Subclasses from RegExp (in the same directory… the class is not sealed, btw).

Base.scala:  case class Alt(rs: _regexpT*)  extends RegExp {
Base.scala:  case class Sequ(rs: _regexpT*) extends RegExp {
Base.scala:  case class Star(r: _regexpT) extends RegExp {
Base.scala:  case object Eps extends RegExp {
Base.scala:  class Meta(r1: _regexpT) extends RegExp {
PointedHedgeExp.scala:  case class  Node(label: _labelT, r: _regexpT) extends RegExp {
PointedHedgeExp.scala:  case class  TopIter(r1: _regexpT, r2: _regexpT) extends RegExp {
PointedHedgeExp.scala:  case object Point extends RegExp {
WordExp.scala:  case class Letter(a: _labelT) extends RegExp {
WordExp.scala:  case class Wildcard() extends RegExp {

In the same file, a good old sealed class with a complete match.

  def toString(c: ContentModel, sb: StringBuilder): StringBuilder = c match {
    case ANY =>
    case EMPTY =>
    case PCDATA =>
    case ELEMENTS( _ ) | MIXED( _ ) =>

Summarized class hierarchy..

sealed abstract class ContentModel { ... }
case object PCDATA extends ContentModel { ... }
case object EMPTY extends ContentModel { ... }
case object ANY extends ContentModel { ... }

sealed abstract class DFAContentModel extends ContentModel { ... }
case class MIXED(r:ContentModel.RegExp) extends DFAContentModel { ... }
case class  ELEMENTS(r:ContentModel.RegExp) extends DFAContentModel { ... }

In src/library/scala/xml/dtd/Tokens.scala. Match on integers. Not that exciting, really, but where's the guarantee that it will never be called with anything larger outside [0:13]…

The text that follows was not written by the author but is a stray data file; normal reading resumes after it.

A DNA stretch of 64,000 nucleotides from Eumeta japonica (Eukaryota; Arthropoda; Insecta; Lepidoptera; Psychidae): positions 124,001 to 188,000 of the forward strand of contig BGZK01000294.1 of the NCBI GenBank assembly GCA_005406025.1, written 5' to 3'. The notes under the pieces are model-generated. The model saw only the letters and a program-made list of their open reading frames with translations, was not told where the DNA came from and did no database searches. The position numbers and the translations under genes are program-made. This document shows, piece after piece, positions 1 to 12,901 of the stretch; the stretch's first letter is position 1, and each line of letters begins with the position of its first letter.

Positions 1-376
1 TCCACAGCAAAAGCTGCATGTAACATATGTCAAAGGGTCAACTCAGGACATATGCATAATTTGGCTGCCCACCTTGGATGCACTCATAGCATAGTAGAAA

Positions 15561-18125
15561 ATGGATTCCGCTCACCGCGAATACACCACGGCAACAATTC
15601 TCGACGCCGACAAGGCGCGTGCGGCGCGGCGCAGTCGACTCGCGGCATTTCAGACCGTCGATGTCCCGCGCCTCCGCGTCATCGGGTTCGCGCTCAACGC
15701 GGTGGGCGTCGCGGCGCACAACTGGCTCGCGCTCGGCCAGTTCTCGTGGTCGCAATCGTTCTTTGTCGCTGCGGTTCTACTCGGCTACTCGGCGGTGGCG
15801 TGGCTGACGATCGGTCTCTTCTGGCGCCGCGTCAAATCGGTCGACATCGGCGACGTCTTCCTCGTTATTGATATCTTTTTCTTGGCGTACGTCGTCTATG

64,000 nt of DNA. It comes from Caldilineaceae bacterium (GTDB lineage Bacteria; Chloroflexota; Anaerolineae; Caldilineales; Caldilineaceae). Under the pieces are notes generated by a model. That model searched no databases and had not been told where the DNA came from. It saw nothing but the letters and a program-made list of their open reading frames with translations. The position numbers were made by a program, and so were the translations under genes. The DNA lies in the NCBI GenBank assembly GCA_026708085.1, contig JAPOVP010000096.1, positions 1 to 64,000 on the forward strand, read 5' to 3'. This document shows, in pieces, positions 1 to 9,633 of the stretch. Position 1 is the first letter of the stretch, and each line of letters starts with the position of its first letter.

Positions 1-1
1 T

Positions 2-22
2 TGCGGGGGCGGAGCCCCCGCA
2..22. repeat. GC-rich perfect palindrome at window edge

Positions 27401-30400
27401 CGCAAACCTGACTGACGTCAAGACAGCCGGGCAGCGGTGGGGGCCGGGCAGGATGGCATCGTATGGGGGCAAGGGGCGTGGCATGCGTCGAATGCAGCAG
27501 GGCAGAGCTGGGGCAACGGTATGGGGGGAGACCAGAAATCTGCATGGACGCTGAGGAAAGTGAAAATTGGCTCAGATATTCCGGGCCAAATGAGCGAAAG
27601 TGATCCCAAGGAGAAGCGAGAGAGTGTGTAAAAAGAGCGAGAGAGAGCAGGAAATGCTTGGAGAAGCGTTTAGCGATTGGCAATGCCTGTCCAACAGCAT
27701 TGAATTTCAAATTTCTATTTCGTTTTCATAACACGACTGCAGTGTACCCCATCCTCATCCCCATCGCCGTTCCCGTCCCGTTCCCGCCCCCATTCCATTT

final def token2string(i: Int): String = i match {
    case 0 => "#PCDATA"
    case 1 => "NAME"
    case 3 => "("
    case 4 => ")"
    case 5 => ","
    case 6 => "*"
    case 7 => "+"
    case 8 => "?"
    case 9 => "|"
    case 10 => "END"
    case 13 => " "

In src/library/scala/xml/Utility.scala. Sounds like someone wants preconditions to be respected.. Now wouldn't that be so much easier with predicate dispatch.

  /** trims an element - call this method, when you know that it is an
   *  element (and not a text node) so you know that it will not be trimmed
   *  away. With this assumption, the function can return a Node,
   *  rather than a Seq[Node]. If you don't know, call
   *  trimProper and account for the fact that you may get back
   *  an empty sequence of nodes.
   *  precondition: node is not a text node (it might be trimmed)
  def trim(x:Node): Node = x match {
    case Elem(pre,lab,md,scp,child@_*) =>
      Elem(pre,lab,md,scp, (child flatMap trimProper):_*)